That affects deeply the response.

Whatever the abduction in question, deductions necessarily flow. Abductions recall come from our initial inductive scan of the world, life experience and then we make this abduction--this hunch about things.

Deductions follow necessarily from the abduction.

Like true but partial is the deduction of the abdcuted view of the Kosmos I hold. Hence the specific case of Derrida I go for a true but partial.

When I say we aren't changing our views, I mean at the level of abduction. Which is a deeply emotional choice, a faith, a hunch the way it all is.

That's why arguing on the level of deductions and even inductions I think doesn't really go anywhere.

peace.

chris

 
At 3:20 PM, Blogger MD said...

Chris,

Absent actual demonstration of your little 3-step Derrida dance, it really is a flight of fancy, isn't it. Have fun with that, and figuring out your utility-free constructs. I don't stipulate, btw, to any of your conclusions about how I think. About what my "kosmos" is, or any of that yadda you conveniently trot out as means of evasion. I am not responding to them because proving a negative requires oodles more energy than I possess.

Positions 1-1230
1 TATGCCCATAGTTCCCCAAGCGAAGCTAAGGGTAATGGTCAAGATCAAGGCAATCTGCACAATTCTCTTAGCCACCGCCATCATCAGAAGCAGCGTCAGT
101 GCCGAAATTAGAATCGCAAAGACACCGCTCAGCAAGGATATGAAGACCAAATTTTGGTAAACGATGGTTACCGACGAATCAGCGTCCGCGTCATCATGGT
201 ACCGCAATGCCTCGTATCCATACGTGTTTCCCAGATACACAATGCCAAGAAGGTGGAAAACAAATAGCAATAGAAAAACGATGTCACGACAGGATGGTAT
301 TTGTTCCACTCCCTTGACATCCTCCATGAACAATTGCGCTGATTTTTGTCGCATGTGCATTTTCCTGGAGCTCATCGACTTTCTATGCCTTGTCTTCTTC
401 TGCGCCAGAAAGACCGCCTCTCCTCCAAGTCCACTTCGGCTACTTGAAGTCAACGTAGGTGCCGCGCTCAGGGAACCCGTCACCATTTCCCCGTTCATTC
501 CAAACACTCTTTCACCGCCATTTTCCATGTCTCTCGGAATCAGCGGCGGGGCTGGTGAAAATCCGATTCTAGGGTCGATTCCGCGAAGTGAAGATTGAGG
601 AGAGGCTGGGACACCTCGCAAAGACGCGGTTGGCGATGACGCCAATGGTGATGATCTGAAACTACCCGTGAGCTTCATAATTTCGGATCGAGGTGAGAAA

md

 
At 9:12 AM, Blogger MD said...

I also might add your sacred cow of "true but partial" only applies to opinions, and to knowledge whatsoever. 2+2=4 is not partial anything; it's the whole story. 2+2=5 is 100% wrong, unpartially.

 
At 9:12 AM, Blogger MD said...

I meant"...NOT to knowledge, whatsoever...."

 
At 12:31 PM, Blogger CJ Smith said...

MD,

Sure if you are going to be a materialist and define knowledge as only objective facts.

Everything else being opinion.

Not a great position I imagine for an artist to hold.

"1+1 isn't 2, 1+1 is 1"--Pete Townsend, The Who

Or 1 mother + 1 father=3 (mom, dad, baby).

Wrong? Opinion? Subjective truth?

One point is that my so-called sacred cow is that math is true (but itself partial). Which explains the construction of a Kosmic Math. It works on more levels than one.

Not that this will convince but of course it is not a sacred cow for me--it is an important point for one of the values I'm promoting through my writing.

When I write about the Authentic Self and what I call violet/3rd tier, then I'm dealing with a different order where true but partial is itself objectified.

 
At 1:22 PM, Blogger MD said...

Sure if you are going to be a materialist and define knowledge as only objective facts.

Everything else being opinion.